The Zulfiqar, or Ali's forked sword: It is said that one of Prophet Muhammed's companions, Ali, owned a forked sword. I searched for images, and I saw several different possible designs. Do historians or artisans have an accurate picture of what the Zulfiqar looked like?
Most likely no. Most likely Ali's sword was given some poetic description, but it may have just been a normal sword originally. Swords claiming to be the original, unless this has changed with new research, are later creations for ceremonial purposes (such as the Ottoman sword).
Did the Caliphate appoint/elect leaders? So I recently found this series of videos on Islam's history by the Caspian Report, a YouTube channel.
The first in the series covered the early history and the Rashidun Caliphate. Around the 1:00 mark alleged that the Caliphate functioned similar to a democracy, where the most notable members of the communities got together in a council and appointed the Muslim community's leader by a majority approval. The video explains that the disagreement between the legitimacy of Abu Bakr vs. Ali as to be a dispute due to this.
Now, I found this peculiar, in that I assumed that the Caliphate's leadership was a hereditary aristocracy, but I could be wrong. The comments section took issue with several claims in the video, such as sympathy for Ali as well as the statement that the East Roman Empire (Byzantines) planned on conquering the Arabian peninsula.
So in regards to this, how did the Caliphate in its early years typically appoint a leader? Was there a council/parliament/etc meant to act as a regulator or granter for the ruling Caliph?
The traditional story will change depending on who you ask. As Formless explained, some details are remembered differently. The reason for this is he, I, and many Muslims are from a Sunni background, while Caspian Report is most likely from a Shia background. Both sides keep their own traditions on the matter.
Partisan debates aside, the general point is true within traditional Islamic historiography: the Rashidun Caliphs were righteous because they were chosen by a tribal election council, while the Umayyads who replaced them are evil because they turned the caliphate into a dynastic title. From then on theoretical discussions on who should be caliph and how carried on, all the while the title passed on like a monarchy anyway. Each theological tradition holds its own specifications, but generally speaking Sunni tradition asks that a caliph be elected by representation of all Muslims, either by delegation of the people or by their ulama, and that he descend from the tribe of the Prophet. Candidates should be elected based on their personal virtues.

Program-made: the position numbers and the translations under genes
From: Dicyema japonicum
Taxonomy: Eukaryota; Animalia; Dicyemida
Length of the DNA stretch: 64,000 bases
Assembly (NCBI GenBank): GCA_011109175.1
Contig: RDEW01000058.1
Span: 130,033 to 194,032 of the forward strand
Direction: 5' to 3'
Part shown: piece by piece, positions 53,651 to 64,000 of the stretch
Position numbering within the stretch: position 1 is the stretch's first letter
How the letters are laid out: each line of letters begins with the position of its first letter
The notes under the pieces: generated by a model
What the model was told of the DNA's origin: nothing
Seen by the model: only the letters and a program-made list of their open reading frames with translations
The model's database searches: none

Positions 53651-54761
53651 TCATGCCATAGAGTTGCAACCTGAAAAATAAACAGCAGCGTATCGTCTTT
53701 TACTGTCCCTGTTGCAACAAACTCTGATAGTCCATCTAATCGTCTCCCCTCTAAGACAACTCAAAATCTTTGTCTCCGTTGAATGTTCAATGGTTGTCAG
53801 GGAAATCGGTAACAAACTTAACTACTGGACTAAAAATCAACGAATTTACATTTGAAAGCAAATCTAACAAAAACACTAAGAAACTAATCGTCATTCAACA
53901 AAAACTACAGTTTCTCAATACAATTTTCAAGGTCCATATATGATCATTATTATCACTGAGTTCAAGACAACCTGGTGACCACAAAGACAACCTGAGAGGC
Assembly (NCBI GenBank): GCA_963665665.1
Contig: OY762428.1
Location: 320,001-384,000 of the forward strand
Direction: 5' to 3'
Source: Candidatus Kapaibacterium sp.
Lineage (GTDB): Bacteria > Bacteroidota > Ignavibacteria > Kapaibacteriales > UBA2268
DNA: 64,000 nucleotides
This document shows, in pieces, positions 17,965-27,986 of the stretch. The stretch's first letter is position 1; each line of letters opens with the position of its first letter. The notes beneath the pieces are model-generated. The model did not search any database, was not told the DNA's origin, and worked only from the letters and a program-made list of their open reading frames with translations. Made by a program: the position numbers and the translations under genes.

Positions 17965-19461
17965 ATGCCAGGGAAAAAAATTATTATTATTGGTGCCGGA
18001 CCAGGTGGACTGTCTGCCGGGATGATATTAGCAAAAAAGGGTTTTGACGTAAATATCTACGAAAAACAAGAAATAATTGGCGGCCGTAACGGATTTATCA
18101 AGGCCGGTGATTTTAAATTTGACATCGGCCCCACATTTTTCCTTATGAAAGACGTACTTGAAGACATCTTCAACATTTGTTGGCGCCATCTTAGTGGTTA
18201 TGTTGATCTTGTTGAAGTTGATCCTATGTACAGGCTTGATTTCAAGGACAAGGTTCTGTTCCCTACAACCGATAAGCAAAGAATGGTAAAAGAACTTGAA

What most likely happened historically, however, was that the first caliphs did not call themselves as such. They were the Commanders of the Faithful, and the title Caliph was likely the brainchild of the Umayyad dynasts who looked to turn the nascent Arabian Empire into a state that paralleled the Byzantines, and where the Caliph was the equivalent of the Roman Emperor. Later on the new ulama class of scholars looked to seize that title and posturing away from them, and the two concepts of Caliph and Commander of the Faithful were combined to be one and the same by the time the Abbasids entered the scene. As for the early succession disputes between Abu Bakr and Ali? I very much doubt Ali ever stood a chance at being elected before the other three. Consider the succession laws of modern Arab monarchies - Agnatic Seniority. The oldest male relative is favored above closest male relative.
Abu Bakr was born 573 AD
Umar was born 577 AD
Uthman was also born 577 AD
And Ali was born sometime around 600 AD
Then lets look at their relation to the Prophet:
Abu Bakr was Father-in-Law through Aisha
Umar was also Father-in-Law through Hafsa (married to Muhammad after Aisha)
Uthman was the first Son-in-Law through Muhammad's eldest surviving daughter
Ali was Son-in-Law through Muhammad's youngest surviving daughter
Assuming Arabian norms on tribal leadership and patriarchy haven't changed drastically, we can see the clear hierarchy that would have shut out Ali easily in the first three elections, if they were elections at all to begin with and not a succession council vetting candidates through seniority as well as absolute virtues.